(b) Lien Theory (Arizona): title remains in the MR (debtor) and the mortgagee holds only a security interest in the property. E. Mortgage Basic Concepts 1. Default: In the event of default, the lender has a choice of foreclosing on the mortgage or suing on the note. (i) Arizona: lender who holds a mortgage must release the mortgage in order to sue on the note. This election is not required for deeds of trust. 2. Acceleration: if MR defaults on note, ME can accelerate the debt, so that MR now owes the full balance (only notice of acceleration is required) (i) Arizona: borrower on deed of trust can reinstate loan, without acceleration, by paying arrearages plus costs/fees any time before 5pm on day before foreclosure (ii) Arizona: if ME or vendor has established pattern of accepting late payments without objection, it may be estopped to accelerate without first giving notice and reasonable opportunity for borrower to catch up on payments (e.g. no more Mr. Nice Guy Notice). 3. Equity of Redemption: after accelerating, ME institutes foreclosure proceeding. Last date MR can pay debt and redeem land is day of sale (right to redeem = equity of redemption) (i) Arizona: theres additional 6 month statutory redemption right after judicial foreclosure (NOT power of sale). MR or junior liens can redeem by paying price bid at sale + interest, etc. 4. Clogging: Borrower cannot waive right to redeem; Cant have effective statement of MR waiving rights to equity (to redeem if default) 5. Deficiency Judgment: when foreclosure sale produces less than actually owed, ME can get judgment against MR for remaining value owed. (a) Arizona: deficiency judgments are prohibited: (i) Judicial Foreclosure: if purchase money mortgage (to vendor or 3rd party), on 1-2 family house, and on < 2 .5 acres (ii) Power of Sale Foreclosure: on 1-2 family house, and on < 2.5 acres (b) Arizona: If deficiency judgment is prohibited as above, MEs also barred from suing initially on note; ME must for close first, then is barred from other action (i) ALL deficiencies (after foreclosure) are limited to difference between mortgage debt and lands fair market value 6. Equitable Mortgage (aka a disguised mortgage): if a deed to real property is given for security purposes (e.g. Ill give you the deed to my house, if you give me a loan), can be treated by court as an equitable mortgage to be treated as any other (i.e., after foreclosure MR may be able to buy back within 6 months in AZ) (a) Court will look at to determine whether deed is actually a mortgage: (i) The existence of debt or promise of payment by the deeds grantor (ii) The promise by the grantee to return the land if the debt is paid (iii) borrowers financial distress, (iv) whether borrower moves out when mortgage is executed, (v) if property sold far below market value (vi) Continue to pay taxes and repairs; F. Foreclosure - Multiple Mortgages on the Same Land (e.g. taking mortgages from multiple people- ME1 ME2 ME3) When a mortgage is foreclosed, the buyer at the sale will take title as it existed when the mortgage was placed on the property. 1. First in time mortgage is first priority to pay if first mortgage is called 2. Senior mortgage foreclosure: when mortgage is foreclosed its wiped off title. This is the original mortgage made on the property. (a) Optional Advance: additional advance made by the senior MR to the ME. MR is not contractually bound to do this. 3. Junior mortgage foreclosure: higher priority mortgage not affected and remain on title (a) Hypo: 1: Bank $20, 2: Credit Union $15, then Bank 2nd $15. (i) $20 is satisfied by the foreclosure (new buyer takes mortgage), and the profits are used to pay junior first (credit union) and then the optional advance (here, the bank 2 nd). Page | 112 of 153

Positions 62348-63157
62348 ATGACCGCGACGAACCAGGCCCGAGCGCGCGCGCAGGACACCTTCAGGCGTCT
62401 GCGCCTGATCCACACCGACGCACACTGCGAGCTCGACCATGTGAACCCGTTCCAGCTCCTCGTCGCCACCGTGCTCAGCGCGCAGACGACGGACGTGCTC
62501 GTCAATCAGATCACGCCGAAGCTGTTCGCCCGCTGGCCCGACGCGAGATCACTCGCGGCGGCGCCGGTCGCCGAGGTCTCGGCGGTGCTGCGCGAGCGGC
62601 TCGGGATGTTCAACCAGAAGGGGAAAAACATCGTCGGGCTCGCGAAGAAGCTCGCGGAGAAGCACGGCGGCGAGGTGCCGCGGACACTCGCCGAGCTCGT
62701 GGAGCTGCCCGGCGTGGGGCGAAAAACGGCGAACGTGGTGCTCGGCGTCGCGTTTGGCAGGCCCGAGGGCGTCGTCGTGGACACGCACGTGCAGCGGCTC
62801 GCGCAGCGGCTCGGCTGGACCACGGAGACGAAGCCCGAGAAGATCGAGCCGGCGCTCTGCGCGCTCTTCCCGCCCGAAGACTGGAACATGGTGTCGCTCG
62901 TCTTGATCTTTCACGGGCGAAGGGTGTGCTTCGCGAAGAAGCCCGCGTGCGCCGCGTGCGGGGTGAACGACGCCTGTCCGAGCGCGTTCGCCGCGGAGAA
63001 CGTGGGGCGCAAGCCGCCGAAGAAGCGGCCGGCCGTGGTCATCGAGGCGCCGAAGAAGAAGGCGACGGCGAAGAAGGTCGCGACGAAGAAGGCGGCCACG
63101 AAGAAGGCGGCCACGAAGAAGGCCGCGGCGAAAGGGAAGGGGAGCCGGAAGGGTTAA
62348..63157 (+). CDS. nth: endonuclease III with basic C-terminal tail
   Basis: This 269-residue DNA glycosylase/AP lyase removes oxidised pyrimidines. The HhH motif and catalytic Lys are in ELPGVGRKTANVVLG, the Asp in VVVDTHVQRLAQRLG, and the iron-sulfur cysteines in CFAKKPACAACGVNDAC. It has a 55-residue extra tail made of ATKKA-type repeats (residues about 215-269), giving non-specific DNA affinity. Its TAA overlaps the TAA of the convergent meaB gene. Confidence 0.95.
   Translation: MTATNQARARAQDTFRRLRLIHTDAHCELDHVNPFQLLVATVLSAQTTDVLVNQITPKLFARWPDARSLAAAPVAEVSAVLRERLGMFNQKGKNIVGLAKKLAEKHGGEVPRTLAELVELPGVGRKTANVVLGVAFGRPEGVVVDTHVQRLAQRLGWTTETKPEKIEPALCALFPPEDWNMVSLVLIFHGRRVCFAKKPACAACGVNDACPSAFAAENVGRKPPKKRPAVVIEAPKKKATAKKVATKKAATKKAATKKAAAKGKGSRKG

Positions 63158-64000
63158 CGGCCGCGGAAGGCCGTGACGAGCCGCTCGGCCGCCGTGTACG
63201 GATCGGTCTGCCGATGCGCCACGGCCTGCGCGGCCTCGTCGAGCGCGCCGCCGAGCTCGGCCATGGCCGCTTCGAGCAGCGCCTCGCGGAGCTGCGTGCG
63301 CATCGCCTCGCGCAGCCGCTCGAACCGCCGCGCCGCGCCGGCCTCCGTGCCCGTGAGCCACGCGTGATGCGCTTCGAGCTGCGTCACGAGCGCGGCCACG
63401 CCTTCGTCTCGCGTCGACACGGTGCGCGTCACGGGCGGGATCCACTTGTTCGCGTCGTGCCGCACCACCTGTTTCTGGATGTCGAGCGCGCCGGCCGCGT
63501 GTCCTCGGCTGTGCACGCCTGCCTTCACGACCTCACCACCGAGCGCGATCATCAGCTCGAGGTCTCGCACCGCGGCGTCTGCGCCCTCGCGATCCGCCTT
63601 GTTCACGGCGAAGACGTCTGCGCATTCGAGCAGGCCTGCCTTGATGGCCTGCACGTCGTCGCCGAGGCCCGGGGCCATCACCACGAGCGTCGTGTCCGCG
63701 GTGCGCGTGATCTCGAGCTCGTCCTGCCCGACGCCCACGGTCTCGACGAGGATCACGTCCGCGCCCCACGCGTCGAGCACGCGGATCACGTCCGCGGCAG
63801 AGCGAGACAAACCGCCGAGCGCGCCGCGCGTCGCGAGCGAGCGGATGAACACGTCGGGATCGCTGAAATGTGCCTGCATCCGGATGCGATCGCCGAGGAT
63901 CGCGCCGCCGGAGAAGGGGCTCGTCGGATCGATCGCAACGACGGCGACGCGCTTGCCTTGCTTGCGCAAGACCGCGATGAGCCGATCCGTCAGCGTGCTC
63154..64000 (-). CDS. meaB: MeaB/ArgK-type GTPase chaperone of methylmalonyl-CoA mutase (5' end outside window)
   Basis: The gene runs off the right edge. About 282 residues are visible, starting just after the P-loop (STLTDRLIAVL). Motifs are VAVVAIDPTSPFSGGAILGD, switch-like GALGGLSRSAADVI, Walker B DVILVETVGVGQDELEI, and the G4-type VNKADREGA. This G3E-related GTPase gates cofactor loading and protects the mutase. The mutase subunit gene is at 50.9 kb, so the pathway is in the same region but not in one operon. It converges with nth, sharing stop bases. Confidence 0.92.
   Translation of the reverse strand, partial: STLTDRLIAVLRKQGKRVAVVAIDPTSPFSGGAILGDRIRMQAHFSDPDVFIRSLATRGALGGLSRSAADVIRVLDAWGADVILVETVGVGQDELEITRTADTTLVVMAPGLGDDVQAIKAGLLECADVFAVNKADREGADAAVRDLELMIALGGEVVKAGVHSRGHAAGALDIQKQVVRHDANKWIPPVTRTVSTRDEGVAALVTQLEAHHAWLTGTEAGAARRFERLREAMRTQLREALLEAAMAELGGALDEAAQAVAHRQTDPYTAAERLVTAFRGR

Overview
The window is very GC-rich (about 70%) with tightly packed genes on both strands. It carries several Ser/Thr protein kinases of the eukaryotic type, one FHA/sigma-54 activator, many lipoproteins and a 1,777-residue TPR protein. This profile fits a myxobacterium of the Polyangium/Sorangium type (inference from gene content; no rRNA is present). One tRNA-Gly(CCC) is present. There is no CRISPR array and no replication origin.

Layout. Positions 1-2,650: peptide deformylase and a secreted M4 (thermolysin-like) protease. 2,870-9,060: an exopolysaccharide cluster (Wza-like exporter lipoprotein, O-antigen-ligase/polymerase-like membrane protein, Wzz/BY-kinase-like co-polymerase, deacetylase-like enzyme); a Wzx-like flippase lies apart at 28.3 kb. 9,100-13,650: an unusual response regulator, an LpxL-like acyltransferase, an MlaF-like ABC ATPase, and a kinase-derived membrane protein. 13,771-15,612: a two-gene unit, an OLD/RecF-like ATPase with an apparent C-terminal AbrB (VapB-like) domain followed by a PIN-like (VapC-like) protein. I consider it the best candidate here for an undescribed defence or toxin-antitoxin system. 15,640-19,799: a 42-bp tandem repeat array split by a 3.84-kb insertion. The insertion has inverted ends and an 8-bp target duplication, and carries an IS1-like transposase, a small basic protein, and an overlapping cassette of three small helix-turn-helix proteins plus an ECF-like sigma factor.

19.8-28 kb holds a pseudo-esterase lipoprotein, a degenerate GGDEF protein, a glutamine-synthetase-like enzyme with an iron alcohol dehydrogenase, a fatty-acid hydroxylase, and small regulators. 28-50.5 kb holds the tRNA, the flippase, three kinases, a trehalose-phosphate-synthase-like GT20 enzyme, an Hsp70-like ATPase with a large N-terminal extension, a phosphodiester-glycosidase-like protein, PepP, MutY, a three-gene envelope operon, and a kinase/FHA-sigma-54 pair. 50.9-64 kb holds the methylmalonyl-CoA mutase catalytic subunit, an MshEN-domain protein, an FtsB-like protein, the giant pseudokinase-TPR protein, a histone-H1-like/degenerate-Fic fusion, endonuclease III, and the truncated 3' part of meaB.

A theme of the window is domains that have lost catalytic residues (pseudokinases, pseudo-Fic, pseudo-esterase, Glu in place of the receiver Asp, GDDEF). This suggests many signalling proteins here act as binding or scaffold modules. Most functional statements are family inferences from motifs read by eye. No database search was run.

(ii) Why? If a junior mortgage (aka lien) is placed on the property and the senior lender later makes an optional advance while having notice of the junior lien, the advance will lose priority to the junior lien. G. Transfer by Mortgagors: If a party assumes anothers mortgage, the lender can foreclose on the land or pursue the original borrower. 1. Due on Sale Clause: Consent of ME is required for transfer by MR to Grantee w/out paying off mortgage IF theres due on sale clause. Clauses are valid, except for junior liens, leases for < 3 years w/no option to purchase, transfers at death or divorce, transfers to spouse or children, AND transfers to inter vivos trust where trustor is also beneficiary 2. Assumption of Mortgage: if Grantee assumes mortgage debt, and theres a default, ME can foreclose land and Grantee is primarily liable, w/Grantor being secondarily liable (as a surety). ME can sue one or both (their choice). If MR/Grantor is forced to pay the debt, it can foreclose the mortgage against Grantee (under Doctrine of Subrogation). If MR is forced to pay deficiency, MR can get reimbursed by grantee 3. Subject to to Mortgage: If Grantee DOESNT assume mortgage debt (merely takes subject to mortgage), and theres a default, ME can foreclose, AND MR is only one personally liable on debt. If MR is forced to pay debt, MR can foreclose mortgage against grantee (using subrogation), but cant hold GE liable If GR doesnt assume the worst that can happen to GE who doesnt make loan payments is that GE will lose the real estate. If there is an assumption, GE can lose the real estate AND be held liable for the mortgage H. Special Priority Clause 1. Purchase Money Mortgages: presumed to have top priority. 2. An Optional Future Advance loses its priority to any intervening lien of which the future advance lender has actual knowledge. XIV. Zoning and Land Use Controls A. Zoning classifies land by three criteria: 1. Use: what is allowed on the land. 2. Height: elevation of structures. 3. Bulk: where structures may sit on the land (front side rear) B. Justification: Zoning is justified as an exercise of the police power which is general power of the states and their subdivisions to regulate the interest of the public health, safety, morals and general welfare. C. Carried Out: Zoning is carried out by an ordinance adopted by a city or county under the authority of a state enabling statute. D. Basic Procedures: 1. Re-Zoning: changes the zoning classification (legislative act). (e.g. from residential to commercial) (a) Carried out by local city (b) Quasijudicial, procedural due process need be followed in some states (c) Arizona: legislative act only 2. Variance: permission to violate a zoning ordinance (granted by the Board of Adjustment). Owner must prove unique hardship. Must also prove wont create harm to neighboring lands. 3. Conditional Use Permit: required for sensitive uses (granted by the Board of Adjustment). (a) Examples: funeral homes, drive-in businesses. (b) Granted with numerous conditions to protect neighboring land and the general public E. Effects of Violation on Sale: if a new buyer violates the setback allowance in the zoning ordinance, the seller cannot successfully sure for specific performance because title is unmarketable. There is an implied warranty in every land sale contract that at closing the seller with provide the buyer with marketable title; an existing violation of a zoning ordinance does render a title unmarketable. F. Pre-existing non-conforming uses: uses may not be immediately shut down. The ordinance may provide for a period of amortization, or may allow the use to continue indefinitely but may not be enlarged or changes to a different nonconforming use (e.g. retail stores and offices and rezoned residential you can keep doing what your doing, but cant change it to a new business) 1. If you abandon your non-conforming use for one year, then you cannot assume doing it again.